When it was announced that Malia Obama, the Harvard-bound former first daughter, would be taking a gap year before matriculating, many initially wondered how she'd spend her time.
That’s the thing about taking a gap year, a choice that students — and their parents — have slowly started embracing in larger numbers.
There’s no set itinerary, and no two kids have the same journey. As the concept has grown in popularity, several accredited organizations dedicated to creating experiences for incoming first-years have emerged at varying price points.
Ethan Knight, executive director of the American Gap Association, an organization that accredits gap year programs, has seen a 14.5 percent increase from 2015-2016 in students signing up. A handful of the programs, like Outward Bound, are well known, while others, like Where There Be Dragons and Ridge Mountain Academy, are growing in popularity.
For some students, a gap year is an opportunity to try out professional endeavors or explore new areas of the world.
For others — and this cannot be underestimated — it is a well deserved breather.
“I was so tired after high school. It was a lot,” said Matthew Oakland, 20, a second-year at Princeton from Oak Grove, California, who took part in the Ivy League school's famed Bridge Year program.
"Just the whole end part of senior year, testing, and getting things squared away and applying. And suddenly you’re just doing one thing after the other and I just wanted to slow it all down."
Princeton, like Harvard, encourages its incoming first-years to delay the start of college. Programs such as Bridge Year offer incentives to make it as easy as possible, regardless of financial background.
It may seem counter-intuitive, but statistics suggest that a break between high school and college produces students who are more dedicated to their courses and more apt to get involved in service work.
And no, this isn’t the first step towards skipping college entirely. Nine out of 10 students return to a four-year college within one year of taking their gap year, said Knight. It may in fact be the year your kid needs to gain the maturity necessary to make the most of his or her college experience.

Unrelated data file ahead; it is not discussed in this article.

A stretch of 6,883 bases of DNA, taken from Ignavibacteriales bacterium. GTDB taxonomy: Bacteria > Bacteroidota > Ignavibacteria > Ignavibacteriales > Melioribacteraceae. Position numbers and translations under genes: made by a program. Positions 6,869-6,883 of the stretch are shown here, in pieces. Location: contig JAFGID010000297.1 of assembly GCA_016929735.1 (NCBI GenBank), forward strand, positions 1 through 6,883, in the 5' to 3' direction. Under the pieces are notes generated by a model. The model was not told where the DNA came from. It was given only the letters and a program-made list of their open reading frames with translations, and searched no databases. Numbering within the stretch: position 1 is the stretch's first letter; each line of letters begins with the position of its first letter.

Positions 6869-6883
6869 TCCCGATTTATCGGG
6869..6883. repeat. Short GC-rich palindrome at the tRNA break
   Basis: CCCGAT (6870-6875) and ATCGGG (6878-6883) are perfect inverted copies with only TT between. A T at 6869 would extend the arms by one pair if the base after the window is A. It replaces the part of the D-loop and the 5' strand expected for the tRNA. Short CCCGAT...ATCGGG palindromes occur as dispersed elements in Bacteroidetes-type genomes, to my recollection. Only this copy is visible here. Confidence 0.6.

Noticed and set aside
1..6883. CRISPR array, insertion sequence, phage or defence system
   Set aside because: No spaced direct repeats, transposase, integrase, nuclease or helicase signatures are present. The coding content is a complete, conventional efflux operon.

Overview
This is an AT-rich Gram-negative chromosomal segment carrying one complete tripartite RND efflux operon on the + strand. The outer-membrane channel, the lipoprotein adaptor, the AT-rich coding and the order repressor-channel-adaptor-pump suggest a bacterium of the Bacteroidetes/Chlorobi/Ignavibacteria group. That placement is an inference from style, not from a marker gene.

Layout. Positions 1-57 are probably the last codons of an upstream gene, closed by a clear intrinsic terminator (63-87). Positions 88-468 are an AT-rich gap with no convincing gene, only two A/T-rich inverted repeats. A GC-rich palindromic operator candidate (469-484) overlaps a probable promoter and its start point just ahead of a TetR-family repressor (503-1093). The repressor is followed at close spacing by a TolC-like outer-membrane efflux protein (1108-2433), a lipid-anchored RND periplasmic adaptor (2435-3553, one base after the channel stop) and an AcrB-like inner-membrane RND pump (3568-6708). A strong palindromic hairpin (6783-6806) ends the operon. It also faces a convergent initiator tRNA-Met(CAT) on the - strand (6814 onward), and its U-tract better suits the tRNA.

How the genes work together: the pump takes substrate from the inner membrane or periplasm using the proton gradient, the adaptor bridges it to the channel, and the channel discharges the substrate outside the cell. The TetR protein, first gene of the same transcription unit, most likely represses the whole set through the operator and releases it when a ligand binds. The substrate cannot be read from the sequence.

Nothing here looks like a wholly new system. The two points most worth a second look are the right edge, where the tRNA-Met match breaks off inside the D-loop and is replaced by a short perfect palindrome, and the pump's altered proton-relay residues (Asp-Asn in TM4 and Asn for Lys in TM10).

Shaina Watrous, 26, is a New York University law student who graduated from Princeton in 2014. She was part of the school’s inaugural Bridge Year, in India, where she worked with an organization that helped combat human trafficking.
The experience changed the focus of her career.
“I hadn’t been as interested in service before I went on Bridge Year, and then I realized it was this essential part of my life,” she said. “It kept me motivated to do my work in India, and my academic work in Princeton.” She signed up to tutor in area prisons, as part of the Petey Greene Program, majored in public policy, and will pursue issues of justice and incarceration as a lawyer when she graduates.
The Bridge Program, according to its founder and director John Luria, informs students’ college experience in meaningful ways.
“They come away with a much stronger sense of self, a greater openness to new ways of thinking, a clear understanding of the ways of the world,” he said.
“They’ve had a chance to test themselves and their ideas. They come away being more resilient and more adventurous, and I guess at times more humble and flexible and with a greater capacity for empathy.”
In other words, they’re adulting at a young age.
So why doesn’t every student jump at the chance to take this year away? For one thing, said Luria, they’re simply super excited to start college.
Princeton surveyed students who downloaded the Bridge Year application but didn’t submit it. “We mostly heard that they’re incredibly excited to go to college,” said Luria. “They want to arrive on campus and begin their college experience. Students work hard to get in and they should be excited about going, but it’s hard to explain that there’s nothing wrong with delaying that experience for a year.”
“Everything will be here when you get back,” said Watrous. “And you will be so much more prepared to take advantage of opportunities at school, having had more time to figure out what you want to know and learn about how you want to know it.”